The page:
How do you replace Tom Ford? Peter Hawkings, the newly appointed creative director at the label, which Ford and his partner Domenico de Sole sold to the Estée Lauder Companies in April of this year, is better positioned than just about anybody for the job. He worked alongside Ford for 25 years, since back in the Gucci days. Ford’s codes, “of glamour, sexiness, elegance, and beauty,” as Hawkings put it to my colleague Mark Holgate, are his own codes.

This isn’t a new designer/new direction debut, the kind we’re likely to get at Gucci tomorrow, where Sabato De Sarno has replaced Alessandro Michele, another Ford-era Gucci veteran. Consistency is the idea, and consolidation too. As Hawkings revealed in that interview, prior to his departure Ford was handling womenswear from Los Angeles, and Hawkings was doing menswear from London, and oftentimes there was a disconnect between the two. “It’s so important, bringing that woman closer to the man,” he said tonight, “so that they’re one universe.”

The women and men on the runway tonight did indeed feel closer together. They shared materials including glossy mock croc, a color palette, and a tendency to wear their shirts unbuttoned past the navel, though the short-shorts were girls-only. The collection was a bit like a greatest hits playlist, starting with the sculpted belt buckle from Ford’s iconic spring 1996 show for Gucci, only this slinky long dress was black, not white, and instead of a hip cut-out, it had an exposed back (a recurring motif).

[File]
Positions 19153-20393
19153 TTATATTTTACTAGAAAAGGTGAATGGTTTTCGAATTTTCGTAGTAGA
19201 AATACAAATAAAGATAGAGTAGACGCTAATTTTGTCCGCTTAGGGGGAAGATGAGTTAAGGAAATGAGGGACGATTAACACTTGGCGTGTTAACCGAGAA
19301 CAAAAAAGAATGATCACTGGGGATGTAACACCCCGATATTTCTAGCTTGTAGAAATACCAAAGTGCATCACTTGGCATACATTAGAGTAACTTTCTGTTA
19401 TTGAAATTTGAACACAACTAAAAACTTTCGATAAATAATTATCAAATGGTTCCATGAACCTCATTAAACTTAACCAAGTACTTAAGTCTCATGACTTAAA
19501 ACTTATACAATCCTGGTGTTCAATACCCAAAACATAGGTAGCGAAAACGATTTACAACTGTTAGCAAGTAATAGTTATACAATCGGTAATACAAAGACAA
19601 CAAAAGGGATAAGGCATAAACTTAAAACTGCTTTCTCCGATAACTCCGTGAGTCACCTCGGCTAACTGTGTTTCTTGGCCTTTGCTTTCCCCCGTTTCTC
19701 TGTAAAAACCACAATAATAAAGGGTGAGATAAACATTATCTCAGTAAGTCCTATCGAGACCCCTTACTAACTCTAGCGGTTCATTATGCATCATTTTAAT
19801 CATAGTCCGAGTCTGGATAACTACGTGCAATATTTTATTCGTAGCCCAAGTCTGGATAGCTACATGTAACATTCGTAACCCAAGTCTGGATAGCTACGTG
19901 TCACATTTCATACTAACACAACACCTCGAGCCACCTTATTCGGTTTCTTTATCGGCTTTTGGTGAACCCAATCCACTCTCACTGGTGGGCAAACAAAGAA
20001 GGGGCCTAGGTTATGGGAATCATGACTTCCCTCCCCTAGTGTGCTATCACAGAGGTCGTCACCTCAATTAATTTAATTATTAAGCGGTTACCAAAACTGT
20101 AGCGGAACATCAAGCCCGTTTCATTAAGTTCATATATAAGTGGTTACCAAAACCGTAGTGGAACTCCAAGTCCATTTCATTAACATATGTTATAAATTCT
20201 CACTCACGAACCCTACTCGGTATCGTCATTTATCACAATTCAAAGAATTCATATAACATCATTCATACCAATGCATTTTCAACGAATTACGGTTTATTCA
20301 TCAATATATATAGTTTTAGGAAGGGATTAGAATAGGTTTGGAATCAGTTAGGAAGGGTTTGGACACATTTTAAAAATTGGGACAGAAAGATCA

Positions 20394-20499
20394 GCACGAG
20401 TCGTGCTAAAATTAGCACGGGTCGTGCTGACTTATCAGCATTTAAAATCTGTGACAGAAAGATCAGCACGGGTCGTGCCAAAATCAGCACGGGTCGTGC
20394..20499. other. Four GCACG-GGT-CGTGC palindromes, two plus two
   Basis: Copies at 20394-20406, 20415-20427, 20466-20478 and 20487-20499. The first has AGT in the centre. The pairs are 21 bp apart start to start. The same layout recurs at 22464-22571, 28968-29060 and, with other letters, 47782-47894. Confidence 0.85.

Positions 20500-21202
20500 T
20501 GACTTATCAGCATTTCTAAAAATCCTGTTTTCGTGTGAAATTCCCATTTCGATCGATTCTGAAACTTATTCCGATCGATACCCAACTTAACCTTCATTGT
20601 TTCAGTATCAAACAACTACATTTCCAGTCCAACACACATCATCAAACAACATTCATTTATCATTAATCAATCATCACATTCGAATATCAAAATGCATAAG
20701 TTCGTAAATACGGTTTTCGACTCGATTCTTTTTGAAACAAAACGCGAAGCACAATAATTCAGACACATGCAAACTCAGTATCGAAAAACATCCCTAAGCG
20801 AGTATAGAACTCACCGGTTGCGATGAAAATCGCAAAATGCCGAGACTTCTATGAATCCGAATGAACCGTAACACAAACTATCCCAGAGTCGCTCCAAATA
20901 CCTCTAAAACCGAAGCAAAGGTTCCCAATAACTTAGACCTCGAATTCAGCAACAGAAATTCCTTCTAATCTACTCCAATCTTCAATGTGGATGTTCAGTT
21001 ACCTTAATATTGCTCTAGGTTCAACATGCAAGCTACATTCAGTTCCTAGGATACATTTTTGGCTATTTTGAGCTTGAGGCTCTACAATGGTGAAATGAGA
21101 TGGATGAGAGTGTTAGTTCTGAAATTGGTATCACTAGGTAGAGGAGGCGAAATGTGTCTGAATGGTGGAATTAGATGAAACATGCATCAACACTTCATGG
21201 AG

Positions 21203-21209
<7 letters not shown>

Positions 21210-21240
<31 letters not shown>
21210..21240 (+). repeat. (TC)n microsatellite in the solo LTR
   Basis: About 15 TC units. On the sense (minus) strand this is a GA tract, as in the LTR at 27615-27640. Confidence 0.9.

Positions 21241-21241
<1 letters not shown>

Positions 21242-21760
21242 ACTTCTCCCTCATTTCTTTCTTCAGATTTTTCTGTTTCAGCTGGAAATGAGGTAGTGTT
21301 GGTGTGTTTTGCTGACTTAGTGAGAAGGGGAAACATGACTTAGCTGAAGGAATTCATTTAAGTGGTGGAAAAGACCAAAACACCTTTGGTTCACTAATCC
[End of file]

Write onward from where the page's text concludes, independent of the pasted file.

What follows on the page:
Hawkings’s other talking point backstage tonight was quality. (The Ermenegildo Zegna Group operates the license.) “It’s absolutely everything to me,” he said, “We’ve been working on changing manufacturers, making sure shoes are beautifully made and comfortable, and bringing the tailoring up to the same level as the men’s.” On the women’s side, the velvet pant suits modeled after another iconic Gucci collection by Ford were particularly convincing; it’s the category that Hawkings knows best.

The one thing missing at this Tom Ford show was Tom Ford himself. He’d been scheduled to attend, but couldn’t make it out of London, apparently due to bad weather. Hawkings had heard from him earlier in the day. “Tom’s been an absolute amazing support to me here,” he said. “He told me, ‘your attention to detail is fantastic, and I’m sure it’s gonna be super glamorous.’” On both counts, Ford was right.

Hawkings’s next step will be evolving his language and looking ahead. In 2010, Ford had just made A Single Man and was talking about the difference between his two mediums. Film is “for ever and ever,” but “part of fashion is newness,” he said. “It’s got to be a new combination of elements that’s shocking-stunning-beautiful all at the same time.” He was right about that too.

This article was originally published on Vogue Runway.

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